Abstract: We report the QSAR modeling of cytochrome P450 3A4 (CYP3A4) enzyme inhibition using four large data sets of in vitro data. These data sets consist of marketed drugs and drug-like compounds all tested in four assays measuring the inhibition of the metabolism of four different substrates by the CYP3A4 enzyme. The four probe substrates are benzyloxycoumarin, testosterone, benzyloxyresorufin, and midazolam. We first show that using state-of-the-art QSAR modeling approaches applied to only one of these four data sets does not lead to predictive models that would be useful for in silico filtering of chemical libraries. We then present the development and the testing of a multiple pharmacophore hypothesis (MPH) that is formulated as a conceptual extension of the traditional QSAR approach to modeling the promiscuous binding of a large variety of drugs to CYP3A4. In the simplest form, the MPH approach takes advantage of the multiple substrate data sets and identifies the binding of test compounds as either proximal or distal relative to that of a given substrate. Application of the approach to the in silico filtering of test compounds for potential inhibitors of CYP3A4 is also presented. In addition to an improvement in the QSAR modeling for the inhibition of CYP3A4, the results from this modeling approach provide structural insights into the drug-enzyme interactions. The existence of multiple inhibition data sets in the BioPrint database motivates the original development of the concept of a multiple pharmacophore hypothesis and provides a unique opportunity for formulating alternative strategies of QSAR modeling of the inhibition of the in vitro metabolism of CYP3A4.
TL;DR: An innovative approach has been developed to construct new GPCR focused libraries and was able to recognize not only "classical" templates but also original ones, allowing us to identify new G PCR chemotypes interacting with aminergic and peptidergic GPCRs.
Abstract: An innovative approach has been developed in order to construct new GPCR focused libraries. Experimental binding data generated in house from 1939 diverse drug and drug-like compounds on 40 GPCR targets were used to develop and validate a "global GPCR" QSAR model accounting for pharmacophore features related to a general GPCR-binding behavior. To this end, proprietary 3-D descriptors representing pharmacophore fingerprints of the various conformers of the molecules were used to encode compound structures in a numerical form. Statistical treatment of the data was based on two different approaches, linear regression and predictive neighborhood behavior, and synergy models relying on both these two independent approaches were also developed. The best QSAR model was selected on hand of its statistical parameters (R 2 , RMS) and percentage of correctly predicted compounds on a randomly chosen validation set (20% of the compounds). A diverse GPCR library of 2,400 compounds was prepared by applying the global QSAR model on compounds already synthesized in house, as well as on virtual combinatorial compounds which were then synthesized if predicted to be potential GPCR binders by the model. The set of building blocks used to build combinatorial libraries has been enriched in original "GPCR-like" monomers, specially designed for this purpose according to medicinal chemistry know-how and literature knowledge. To validate our approach, 240 compounds (10%) of this library were randomly chosen and tested on 21 different amine and peptide GPCRs, together with 720 combinatorial compounds from an in house diversity-based hit-seeking library, as a reference. The experimental results on these 960 compounds were analyzed after pooling the compounds into those predicted as GPCR-active vs. inactive (360 and 600 compounds respectively). The average hit rate was found to be 5.5 fold higher for the GPCR predicted compounds and, furthermore, the global QSAR model was able to recognize not only "classical" templates but also original ones, allowing us to identify new GPCR chemotypes interacting with aminergic and peptidergic GPCRs.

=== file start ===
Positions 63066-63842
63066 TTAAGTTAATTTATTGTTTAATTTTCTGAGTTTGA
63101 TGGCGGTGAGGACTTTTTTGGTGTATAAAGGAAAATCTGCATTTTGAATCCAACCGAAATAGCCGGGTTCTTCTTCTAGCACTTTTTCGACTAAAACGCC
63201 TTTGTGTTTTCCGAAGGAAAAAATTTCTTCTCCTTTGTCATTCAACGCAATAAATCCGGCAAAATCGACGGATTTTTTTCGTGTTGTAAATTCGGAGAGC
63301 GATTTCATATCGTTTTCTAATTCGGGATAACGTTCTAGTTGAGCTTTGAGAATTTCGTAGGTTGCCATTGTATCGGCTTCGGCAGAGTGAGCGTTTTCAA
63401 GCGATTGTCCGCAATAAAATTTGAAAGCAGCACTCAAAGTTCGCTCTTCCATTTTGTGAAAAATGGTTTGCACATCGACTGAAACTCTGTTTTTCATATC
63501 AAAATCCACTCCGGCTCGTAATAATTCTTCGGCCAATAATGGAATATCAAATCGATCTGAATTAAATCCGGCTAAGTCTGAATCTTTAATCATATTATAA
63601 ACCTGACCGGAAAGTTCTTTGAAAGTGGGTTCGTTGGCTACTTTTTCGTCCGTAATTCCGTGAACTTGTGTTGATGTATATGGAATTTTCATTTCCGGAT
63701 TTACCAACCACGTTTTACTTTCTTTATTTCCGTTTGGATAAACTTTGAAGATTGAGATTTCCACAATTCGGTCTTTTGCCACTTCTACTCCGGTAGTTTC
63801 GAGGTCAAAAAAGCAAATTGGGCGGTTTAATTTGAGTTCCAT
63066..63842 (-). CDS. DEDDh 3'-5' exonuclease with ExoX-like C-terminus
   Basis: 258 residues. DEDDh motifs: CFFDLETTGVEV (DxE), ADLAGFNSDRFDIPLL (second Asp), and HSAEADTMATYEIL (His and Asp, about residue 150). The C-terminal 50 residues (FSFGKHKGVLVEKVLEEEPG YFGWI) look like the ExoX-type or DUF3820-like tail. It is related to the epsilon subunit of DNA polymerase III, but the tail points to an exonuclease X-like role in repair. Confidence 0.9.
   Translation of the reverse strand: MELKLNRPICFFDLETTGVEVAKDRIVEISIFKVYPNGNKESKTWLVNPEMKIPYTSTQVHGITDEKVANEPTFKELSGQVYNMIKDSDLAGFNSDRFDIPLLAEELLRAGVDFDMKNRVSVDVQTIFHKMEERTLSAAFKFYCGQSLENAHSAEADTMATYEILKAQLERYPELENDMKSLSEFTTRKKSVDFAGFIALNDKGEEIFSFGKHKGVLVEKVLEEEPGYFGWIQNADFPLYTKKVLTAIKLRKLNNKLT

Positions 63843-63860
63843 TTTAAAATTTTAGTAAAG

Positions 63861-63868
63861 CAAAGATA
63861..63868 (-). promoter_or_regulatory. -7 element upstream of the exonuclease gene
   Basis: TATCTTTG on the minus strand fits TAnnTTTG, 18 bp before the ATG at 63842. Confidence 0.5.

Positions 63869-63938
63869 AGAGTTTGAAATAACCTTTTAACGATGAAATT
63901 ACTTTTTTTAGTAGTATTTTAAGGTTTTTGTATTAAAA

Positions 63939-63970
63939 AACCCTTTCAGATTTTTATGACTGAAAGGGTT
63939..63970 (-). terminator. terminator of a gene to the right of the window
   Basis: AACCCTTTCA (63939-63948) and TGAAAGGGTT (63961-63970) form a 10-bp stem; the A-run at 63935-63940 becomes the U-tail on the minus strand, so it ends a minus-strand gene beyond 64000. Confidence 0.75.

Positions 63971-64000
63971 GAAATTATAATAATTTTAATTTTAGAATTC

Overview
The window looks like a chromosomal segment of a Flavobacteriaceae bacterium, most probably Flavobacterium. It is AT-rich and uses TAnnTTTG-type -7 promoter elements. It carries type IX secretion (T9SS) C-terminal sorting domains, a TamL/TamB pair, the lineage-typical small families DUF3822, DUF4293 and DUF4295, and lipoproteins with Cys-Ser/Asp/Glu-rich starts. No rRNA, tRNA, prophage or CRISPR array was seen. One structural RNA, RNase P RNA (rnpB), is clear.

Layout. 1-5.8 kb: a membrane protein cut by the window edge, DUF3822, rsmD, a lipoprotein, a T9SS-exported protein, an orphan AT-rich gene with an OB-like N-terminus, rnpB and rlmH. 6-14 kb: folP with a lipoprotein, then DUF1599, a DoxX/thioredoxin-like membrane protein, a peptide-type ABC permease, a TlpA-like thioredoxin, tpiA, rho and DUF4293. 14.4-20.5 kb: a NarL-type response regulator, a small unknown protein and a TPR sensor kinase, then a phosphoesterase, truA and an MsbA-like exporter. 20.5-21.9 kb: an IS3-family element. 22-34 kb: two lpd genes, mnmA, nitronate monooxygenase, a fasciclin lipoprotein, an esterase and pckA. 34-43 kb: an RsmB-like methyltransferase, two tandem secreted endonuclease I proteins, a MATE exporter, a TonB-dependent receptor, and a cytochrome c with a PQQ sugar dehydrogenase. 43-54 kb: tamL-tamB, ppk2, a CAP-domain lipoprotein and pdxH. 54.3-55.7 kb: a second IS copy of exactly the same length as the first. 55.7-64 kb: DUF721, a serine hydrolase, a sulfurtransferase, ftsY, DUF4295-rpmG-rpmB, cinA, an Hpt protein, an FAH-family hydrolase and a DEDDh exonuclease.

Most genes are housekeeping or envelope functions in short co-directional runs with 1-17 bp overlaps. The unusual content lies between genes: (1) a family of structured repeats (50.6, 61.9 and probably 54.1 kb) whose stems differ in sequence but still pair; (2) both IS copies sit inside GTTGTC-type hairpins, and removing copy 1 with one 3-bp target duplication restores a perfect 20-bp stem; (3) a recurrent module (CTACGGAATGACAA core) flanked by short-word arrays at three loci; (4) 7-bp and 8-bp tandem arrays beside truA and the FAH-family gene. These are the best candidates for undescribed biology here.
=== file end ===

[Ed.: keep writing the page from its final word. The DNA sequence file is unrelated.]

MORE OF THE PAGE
••19 May 2005
TL;DR: Analysis of recent trends reveals that the physical properties of molecules that are currently being synthesized in leading drug discovery companies differ significantly from those of recently discovered oral drugs and compounds in clinical development.